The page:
Tom Henry

Newsroom Editor


The spin is making me dizzy already

Saturday, February 3, 2018

“It is part of politics to make things look better than they really are,” Nigel Rees.

Well its certainly election season again, so I caution everyone to really be alert from now until November. Politicians and their surrogates love to spin, spin, spin.

Last week I quoted Ms. Clarissa Jones’ complaint regarding my news report on the city’s recent audit and when I countered claims of always being negative I thought at the time that she was just a family member or a friend of Mayor Sanders, defending him and his administration. But later I became aware that she is actually an “accounts payable assistant” in the Finance Department at City Hall.

That entirely changes things. Why? Because since she has stepped (been pushed?) forward as a quasi-spokesperson for the city to spin, I can’t take the risk that her words might be taken as the gospel truth.

Despite the long list of positive columns mentioned in last week’s column, she repeats her complaint once more in her letter to the editor. Ironically, she lists four recent columns as proof that I am always negative, but I didn’t even write three of the four she listed.

She claims that I “took what ANY financial services disclaimer/cover letter states and made it sound like the Arkansas Legislative Audit was saying something was being hidden and wrong. It’s a DISCLAIMER. Kind of like the ones you will read if you use a credit card online, they always sound kind of scary.”

I didn’t make it sound scary; the auditors picked the wording that was quoted.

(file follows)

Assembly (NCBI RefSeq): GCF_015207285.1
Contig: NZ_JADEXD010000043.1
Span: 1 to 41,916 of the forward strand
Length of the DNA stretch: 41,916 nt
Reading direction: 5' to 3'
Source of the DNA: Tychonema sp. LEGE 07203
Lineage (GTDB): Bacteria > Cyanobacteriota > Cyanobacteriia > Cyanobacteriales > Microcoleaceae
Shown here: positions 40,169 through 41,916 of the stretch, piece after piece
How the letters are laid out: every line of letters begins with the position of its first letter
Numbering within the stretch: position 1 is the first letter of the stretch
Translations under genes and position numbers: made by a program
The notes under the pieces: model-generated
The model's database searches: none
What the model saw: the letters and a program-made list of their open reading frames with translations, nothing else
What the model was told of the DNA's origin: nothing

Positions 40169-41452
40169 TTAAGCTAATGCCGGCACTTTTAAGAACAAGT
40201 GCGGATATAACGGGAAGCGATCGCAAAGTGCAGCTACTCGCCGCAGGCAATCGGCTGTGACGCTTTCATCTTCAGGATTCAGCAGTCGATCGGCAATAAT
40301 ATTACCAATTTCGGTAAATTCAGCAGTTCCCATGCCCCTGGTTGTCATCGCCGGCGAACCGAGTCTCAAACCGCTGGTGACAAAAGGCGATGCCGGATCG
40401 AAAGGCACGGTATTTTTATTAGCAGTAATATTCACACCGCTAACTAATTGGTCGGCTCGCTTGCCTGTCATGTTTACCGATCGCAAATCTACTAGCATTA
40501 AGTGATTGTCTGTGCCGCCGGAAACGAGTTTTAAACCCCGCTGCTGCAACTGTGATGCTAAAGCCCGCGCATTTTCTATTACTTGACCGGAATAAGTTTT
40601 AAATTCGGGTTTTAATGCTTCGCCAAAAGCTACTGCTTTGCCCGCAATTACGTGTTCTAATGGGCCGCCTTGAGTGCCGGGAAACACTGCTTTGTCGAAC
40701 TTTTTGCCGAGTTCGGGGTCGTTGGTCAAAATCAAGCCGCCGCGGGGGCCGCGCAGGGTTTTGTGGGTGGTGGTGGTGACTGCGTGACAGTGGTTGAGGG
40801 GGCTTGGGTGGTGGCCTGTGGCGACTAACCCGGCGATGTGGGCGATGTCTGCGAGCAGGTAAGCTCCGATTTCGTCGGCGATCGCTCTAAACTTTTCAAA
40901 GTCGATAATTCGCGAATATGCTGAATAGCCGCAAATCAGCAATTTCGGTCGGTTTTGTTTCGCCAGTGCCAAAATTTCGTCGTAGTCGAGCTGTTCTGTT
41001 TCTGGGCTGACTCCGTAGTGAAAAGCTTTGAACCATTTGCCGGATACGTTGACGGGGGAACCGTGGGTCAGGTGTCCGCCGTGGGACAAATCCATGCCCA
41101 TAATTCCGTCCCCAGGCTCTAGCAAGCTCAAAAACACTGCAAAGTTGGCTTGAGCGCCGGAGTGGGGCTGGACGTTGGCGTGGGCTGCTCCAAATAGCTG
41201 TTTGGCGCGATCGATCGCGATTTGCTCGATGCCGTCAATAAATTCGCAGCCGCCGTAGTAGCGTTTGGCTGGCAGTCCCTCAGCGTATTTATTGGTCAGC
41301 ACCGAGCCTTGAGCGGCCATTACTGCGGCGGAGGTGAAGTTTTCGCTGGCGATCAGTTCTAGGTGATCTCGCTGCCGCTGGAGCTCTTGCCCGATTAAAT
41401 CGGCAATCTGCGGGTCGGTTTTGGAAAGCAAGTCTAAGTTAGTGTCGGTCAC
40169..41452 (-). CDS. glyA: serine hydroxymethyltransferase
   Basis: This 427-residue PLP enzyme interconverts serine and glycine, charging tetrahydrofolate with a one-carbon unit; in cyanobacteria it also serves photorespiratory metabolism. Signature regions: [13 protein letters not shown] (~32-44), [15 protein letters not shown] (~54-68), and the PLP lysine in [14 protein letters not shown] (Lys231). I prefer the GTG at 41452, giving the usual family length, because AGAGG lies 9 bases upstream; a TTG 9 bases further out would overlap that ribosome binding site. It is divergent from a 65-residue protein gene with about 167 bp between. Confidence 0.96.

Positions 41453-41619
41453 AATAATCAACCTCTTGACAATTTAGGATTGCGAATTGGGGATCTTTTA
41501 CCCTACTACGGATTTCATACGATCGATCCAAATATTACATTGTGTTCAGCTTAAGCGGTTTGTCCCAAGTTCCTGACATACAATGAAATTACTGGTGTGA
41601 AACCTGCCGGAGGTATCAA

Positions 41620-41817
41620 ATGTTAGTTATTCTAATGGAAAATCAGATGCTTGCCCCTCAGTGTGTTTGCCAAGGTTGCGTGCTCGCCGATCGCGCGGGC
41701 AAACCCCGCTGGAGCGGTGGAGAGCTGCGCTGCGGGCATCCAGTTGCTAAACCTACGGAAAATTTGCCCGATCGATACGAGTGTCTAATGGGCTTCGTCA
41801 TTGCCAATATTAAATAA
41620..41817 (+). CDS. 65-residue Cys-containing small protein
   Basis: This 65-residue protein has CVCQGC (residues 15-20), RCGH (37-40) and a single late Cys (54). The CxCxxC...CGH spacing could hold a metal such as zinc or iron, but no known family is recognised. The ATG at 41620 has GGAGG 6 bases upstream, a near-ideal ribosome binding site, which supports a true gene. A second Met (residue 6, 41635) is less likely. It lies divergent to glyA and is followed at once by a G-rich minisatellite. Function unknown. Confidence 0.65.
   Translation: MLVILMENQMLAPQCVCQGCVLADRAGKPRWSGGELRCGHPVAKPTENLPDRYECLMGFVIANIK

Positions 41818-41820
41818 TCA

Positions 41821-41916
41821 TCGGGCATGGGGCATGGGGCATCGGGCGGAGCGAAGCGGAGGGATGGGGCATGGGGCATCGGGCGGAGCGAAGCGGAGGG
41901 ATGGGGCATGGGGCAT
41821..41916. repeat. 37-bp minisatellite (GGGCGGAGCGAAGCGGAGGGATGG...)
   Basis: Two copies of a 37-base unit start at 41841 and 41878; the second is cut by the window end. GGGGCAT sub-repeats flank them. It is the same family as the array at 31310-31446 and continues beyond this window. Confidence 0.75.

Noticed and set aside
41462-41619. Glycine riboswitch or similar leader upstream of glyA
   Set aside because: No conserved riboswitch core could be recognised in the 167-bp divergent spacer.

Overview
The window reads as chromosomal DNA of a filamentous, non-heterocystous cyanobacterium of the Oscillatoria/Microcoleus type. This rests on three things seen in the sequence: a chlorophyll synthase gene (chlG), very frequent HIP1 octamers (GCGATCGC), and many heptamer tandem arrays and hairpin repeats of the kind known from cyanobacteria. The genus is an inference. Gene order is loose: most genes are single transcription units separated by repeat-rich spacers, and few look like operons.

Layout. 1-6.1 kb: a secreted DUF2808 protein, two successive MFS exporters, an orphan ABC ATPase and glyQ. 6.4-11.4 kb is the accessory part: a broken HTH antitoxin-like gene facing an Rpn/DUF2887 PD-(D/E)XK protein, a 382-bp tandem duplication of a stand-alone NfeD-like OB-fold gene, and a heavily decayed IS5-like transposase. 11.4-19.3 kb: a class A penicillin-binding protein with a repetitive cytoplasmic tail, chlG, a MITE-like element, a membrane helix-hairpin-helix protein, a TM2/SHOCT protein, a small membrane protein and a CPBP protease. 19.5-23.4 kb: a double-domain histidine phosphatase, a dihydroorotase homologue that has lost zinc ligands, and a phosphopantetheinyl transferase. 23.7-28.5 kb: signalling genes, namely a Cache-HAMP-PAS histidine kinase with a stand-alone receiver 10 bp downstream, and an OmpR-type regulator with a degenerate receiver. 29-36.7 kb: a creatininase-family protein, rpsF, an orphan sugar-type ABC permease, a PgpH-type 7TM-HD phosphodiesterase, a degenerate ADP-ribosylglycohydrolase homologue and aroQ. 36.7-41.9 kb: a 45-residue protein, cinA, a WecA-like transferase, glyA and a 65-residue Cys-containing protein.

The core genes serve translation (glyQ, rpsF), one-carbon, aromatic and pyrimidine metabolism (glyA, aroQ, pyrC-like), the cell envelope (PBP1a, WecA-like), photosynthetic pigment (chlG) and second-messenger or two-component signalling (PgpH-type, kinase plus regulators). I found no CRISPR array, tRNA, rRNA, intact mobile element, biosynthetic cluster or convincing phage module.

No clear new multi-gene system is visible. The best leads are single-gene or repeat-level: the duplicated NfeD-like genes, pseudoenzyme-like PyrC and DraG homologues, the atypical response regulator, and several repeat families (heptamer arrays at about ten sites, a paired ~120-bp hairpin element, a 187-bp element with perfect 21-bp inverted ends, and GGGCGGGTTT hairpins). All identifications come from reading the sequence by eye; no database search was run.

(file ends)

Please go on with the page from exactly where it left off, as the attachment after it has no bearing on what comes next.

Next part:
Also, while some of the language IS standard language used in audits to indicate that the audit was not exhaustive and to make sure the public doesn’t assume that a lack of regulatory “gigs” means that everything is perfect, that is precisely what they are trying to get us to fall for.

Also, it would be impossible to refute the fact that some of what I quoted was absolutely NOT standard language. For example, the $1.944 million dollars in long-term debt that auditors said was not included (page 19).

Additionally, she wrote, “The Arkansas Legislative Audit was a feather in our caps that what we are doing here is WORKING. It’s the first clean audit the city has had in 16 years! So why is Mr. Tom Henry putting such a negative spin on it?”

Well…because it’s not a clean audit. It’s just a cleaner audit, but I am glad. Also its just a partial audit of the city, it does not include the Blytheville Waterworks. So therefore, without all of that information, how can one say the city is “clean”? (We’ve never had any reason to question the financial dealings in the Waterworks during this administration).

So what was the last official word from auditors regarding the Waterworks? The most recent audit is the one dated February 15, 2017.

Page 13 of that audit states, “Note J – Contingencies - At December 31, 2016, there was one lawsuit pending against the Blytheville Water Works. A former employee entered into several contracts for the purchase of more than 20 copiers without approval. Management and legal counsel do not expect the potential liability to exceed $100,000.”